A set of 16 guidelines describes how companies should conduct and report ed-tech research to meet ESSA requirements and educators’ expectations.
The number of students accessing head-mounted displays of virtual and augmented reality will soar in the coming years, but some companies may struggle to monetize their products.
In the early stages of an ed-tech startup, it’s easy to get distracted from the original mission. Keep asking teachers what problem they need solved.
An exclusive survey of 400 school district leaders rates their purchasing experiences with four big technology companies: Amazon, Apple, Google, and Microsoft.
Companies should allow for single-classroom purchases, provide on-demand PD, and respond quickly to pilot feedback, say instructional coaches.
EdWeek Market Brief hosted a Twitter chat this week, delving into the data behind the Tech Titans K-12 special report.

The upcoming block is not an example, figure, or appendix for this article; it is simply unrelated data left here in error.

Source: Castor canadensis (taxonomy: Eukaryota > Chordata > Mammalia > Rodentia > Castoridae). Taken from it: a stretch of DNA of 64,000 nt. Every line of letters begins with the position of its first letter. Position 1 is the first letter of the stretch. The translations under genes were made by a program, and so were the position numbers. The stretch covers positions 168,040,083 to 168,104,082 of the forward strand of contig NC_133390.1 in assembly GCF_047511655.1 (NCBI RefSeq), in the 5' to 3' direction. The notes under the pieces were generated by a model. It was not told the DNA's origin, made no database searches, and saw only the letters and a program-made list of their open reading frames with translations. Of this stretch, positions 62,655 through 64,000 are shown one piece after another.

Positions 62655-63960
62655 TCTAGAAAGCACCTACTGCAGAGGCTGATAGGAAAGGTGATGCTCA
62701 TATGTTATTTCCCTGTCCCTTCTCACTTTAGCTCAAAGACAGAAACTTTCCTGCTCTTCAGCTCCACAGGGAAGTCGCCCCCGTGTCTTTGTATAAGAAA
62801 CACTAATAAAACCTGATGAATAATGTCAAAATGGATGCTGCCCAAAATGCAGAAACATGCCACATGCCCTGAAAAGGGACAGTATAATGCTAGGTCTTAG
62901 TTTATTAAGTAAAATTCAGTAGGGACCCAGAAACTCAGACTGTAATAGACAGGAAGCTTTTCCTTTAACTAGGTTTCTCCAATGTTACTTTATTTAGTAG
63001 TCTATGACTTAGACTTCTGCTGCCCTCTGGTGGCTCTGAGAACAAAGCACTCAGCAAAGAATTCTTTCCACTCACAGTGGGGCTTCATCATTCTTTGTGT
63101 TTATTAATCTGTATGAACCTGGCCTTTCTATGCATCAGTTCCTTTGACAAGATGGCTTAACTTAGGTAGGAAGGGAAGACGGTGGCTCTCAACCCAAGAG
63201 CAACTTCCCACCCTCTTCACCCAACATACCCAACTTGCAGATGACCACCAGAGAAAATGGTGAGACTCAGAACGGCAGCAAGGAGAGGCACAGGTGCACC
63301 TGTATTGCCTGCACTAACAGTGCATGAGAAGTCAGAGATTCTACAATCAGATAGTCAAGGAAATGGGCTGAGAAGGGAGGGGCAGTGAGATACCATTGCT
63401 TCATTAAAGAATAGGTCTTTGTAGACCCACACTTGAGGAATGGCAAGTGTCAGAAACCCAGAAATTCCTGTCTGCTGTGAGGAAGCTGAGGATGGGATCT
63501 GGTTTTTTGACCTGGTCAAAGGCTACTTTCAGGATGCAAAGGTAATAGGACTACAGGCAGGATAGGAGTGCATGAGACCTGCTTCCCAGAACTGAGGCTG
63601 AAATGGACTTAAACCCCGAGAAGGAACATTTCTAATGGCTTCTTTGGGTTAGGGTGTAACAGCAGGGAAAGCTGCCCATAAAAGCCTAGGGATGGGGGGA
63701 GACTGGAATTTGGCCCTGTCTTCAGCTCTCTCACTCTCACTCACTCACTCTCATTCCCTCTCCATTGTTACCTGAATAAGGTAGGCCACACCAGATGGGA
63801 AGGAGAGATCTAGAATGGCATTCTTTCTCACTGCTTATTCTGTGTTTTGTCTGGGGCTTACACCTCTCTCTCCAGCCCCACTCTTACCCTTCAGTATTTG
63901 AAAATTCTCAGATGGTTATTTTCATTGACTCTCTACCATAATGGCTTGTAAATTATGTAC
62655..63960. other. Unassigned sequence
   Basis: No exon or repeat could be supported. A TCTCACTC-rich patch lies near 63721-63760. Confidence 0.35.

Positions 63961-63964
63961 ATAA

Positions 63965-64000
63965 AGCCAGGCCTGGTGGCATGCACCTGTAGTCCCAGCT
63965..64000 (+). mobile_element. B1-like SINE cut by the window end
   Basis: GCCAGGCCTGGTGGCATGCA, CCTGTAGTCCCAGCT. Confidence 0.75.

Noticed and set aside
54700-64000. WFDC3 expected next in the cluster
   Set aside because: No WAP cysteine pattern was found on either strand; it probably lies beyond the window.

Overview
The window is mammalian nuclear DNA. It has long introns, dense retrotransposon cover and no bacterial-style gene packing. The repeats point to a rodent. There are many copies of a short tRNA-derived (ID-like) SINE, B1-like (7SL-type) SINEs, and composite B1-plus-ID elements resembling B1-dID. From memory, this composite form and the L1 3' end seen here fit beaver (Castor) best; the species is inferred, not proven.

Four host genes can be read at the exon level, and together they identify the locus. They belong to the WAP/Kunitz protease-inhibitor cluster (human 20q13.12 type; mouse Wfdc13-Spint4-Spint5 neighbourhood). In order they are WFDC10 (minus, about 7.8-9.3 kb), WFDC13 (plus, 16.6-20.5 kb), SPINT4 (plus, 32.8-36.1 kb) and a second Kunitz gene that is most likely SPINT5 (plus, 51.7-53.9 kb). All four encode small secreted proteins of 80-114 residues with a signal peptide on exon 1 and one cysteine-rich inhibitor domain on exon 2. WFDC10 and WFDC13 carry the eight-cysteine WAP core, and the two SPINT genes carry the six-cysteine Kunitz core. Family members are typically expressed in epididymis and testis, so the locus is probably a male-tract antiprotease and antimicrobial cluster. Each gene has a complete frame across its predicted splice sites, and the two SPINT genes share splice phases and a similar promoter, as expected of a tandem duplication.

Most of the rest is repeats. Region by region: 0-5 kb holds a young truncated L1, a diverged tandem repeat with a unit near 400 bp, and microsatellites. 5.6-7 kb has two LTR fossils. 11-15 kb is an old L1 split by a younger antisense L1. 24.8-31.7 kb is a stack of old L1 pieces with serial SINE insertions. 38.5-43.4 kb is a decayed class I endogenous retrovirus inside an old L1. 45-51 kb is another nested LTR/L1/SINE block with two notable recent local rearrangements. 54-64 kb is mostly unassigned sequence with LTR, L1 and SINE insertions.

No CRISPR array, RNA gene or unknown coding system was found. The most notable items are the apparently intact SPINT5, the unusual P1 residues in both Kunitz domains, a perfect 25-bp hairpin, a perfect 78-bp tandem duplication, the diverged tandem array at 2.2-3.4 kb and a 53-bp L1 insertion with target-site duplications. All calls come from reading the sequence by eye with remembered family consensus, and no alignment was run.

Tune in to an EdWeek Market Brief Twitter chat on Tuesday, May 23 at 8 p.m. EST, using the #TechTitansChat hashtag, for more information about the exclusive story and survey.
The four major technology companies are selling into K-12 districts at a time when schools’ demands for easy-to-use tools and platforms, and “personalization,” are on the rise.
The market around ed-tech tools being used by schools continues to grow, but there are limits to that growth, an analysis finds.
How ed-tech companies hire and compensate sales people is the subject of a McKinsey & Company study that also examined similarities between the education and technology industries.